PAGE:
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One of Bangkok’s cultural exports annually dazzles crowds at the Edinburgh Fringe Festival. ‘The Lady Boys of Bangkok’, in fact, is one of the Festival’s most successful productions.

It doesn’t appear on the bill of Bangkok’s own Fringe Festival, however. I went to find out what did.

Set on five outdoor stages along the riverside, the Bangkok Theatre Festival 2010 showcased everything from classical Thai music to breakdance, with hefty quantities of Poi thrown in to boost the festival frenzy.

Disappointed to discover the stand-up comedy cancelled, I found remedy in an enjoyably amateurish ‘panto’mime. The ‘panto’, I fear, had been misunderstood by these two performers, but their slow burning double act eventually developed into a raucous comic dialogue with successful audience interaction.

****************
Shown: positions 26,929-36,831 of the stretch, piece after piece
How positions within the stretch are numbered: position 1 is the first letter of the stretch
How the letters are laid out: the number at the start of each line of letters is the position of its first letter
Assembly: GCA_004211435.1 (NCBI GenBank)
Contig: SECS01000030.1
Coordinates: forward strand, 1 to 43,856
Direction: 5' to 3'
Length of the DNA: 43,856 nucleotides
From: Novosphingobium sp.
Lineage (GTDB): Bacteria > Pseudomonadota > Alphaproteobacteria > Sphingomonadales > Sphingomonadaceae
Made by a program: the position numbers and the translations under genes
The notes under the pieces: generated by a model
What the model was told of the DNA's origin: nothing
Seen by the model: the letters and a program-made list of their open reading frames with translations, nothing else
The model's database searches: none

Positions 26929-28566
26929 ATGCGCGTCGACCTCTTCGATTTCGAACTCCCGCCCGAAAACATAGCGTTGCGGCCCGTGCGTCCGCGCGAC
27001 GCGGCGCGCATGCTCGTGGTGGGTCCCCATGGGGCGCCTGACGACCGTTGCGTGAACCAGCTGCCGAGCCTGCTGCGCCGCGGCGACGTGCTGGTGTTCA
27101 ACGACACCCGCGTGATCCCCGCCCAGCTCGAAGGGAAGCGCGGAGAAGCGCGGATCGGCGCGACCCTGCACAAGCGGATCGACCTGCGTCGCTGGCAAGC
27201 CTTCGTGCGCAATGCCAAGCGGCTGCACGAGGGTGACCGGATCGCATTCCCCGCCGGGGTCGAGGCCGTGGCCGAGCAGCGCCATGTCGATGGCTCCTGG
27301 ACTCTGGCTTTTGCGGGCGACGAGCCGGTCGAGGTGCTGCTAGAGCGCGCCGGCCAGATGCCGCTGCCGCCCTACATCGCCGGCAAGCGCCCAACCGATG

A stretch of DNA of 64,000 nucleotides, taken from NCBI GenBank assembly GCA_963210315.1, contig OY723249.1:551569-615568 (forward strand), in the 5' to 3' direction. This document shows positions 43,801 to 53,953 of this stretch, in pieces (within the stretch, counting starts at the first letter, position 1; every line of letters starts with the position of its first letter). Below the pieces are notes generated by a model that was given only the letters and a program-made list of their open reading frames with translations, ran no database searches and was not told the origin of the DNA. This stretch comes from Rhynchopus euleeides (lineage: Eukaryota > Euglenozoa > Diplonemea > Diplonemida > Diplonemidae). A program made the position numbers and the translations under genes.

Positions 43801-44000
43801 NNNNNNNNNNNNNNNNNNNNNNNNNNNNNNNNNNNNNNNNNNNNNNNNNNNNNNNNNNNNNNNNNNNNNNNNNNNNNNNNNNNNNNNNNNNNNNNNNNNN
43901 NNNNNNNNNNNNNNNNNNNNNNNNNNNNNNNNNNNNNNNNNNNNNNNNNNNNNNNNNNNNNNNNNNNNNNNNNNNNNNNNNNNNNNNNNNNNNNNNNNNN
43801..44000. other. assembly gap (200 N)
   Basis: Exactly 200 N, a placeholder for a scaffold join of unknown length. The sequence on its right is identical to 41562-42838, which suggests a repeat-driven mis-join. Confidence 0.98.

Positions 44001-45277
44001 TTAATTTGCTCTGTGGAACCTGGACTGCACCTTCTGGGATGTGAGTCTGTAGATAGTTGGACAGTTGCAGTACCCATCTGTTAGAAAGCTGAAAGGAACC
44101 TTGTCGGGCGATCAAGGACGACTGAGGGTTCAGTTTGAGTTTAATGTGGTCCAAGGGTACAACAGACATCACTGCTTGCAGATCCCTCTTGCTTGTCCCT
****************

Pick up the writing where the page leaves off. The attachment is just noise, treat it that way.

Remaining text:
Meanwhile on the main stage, young dancers performed an accomplished routine combining ghoulish puppetry and elegant song. Of particular note were three jester/narrator characters, who inspired rapt attention from the swelling crowd, despite being only around 5 or 6 years old.

Fast changeovers between shows meant that crowds invariably lingered, and with zero ticket costs, there was little to dissuade audiences from doing so.

As for appealing to foreign visitors, clearly translated schedules made festival navigation simple, and although dramatic detail will, of course, have been lost in non-translation, performances were nevertheless engaging and entertaining.

Inspiring gleeful applause from the final assembled crowd, the Festival’s closing cermony left a big grin on my face; I couldn’t begin to describe what was going on, but enjoyment of it sure was infectious.

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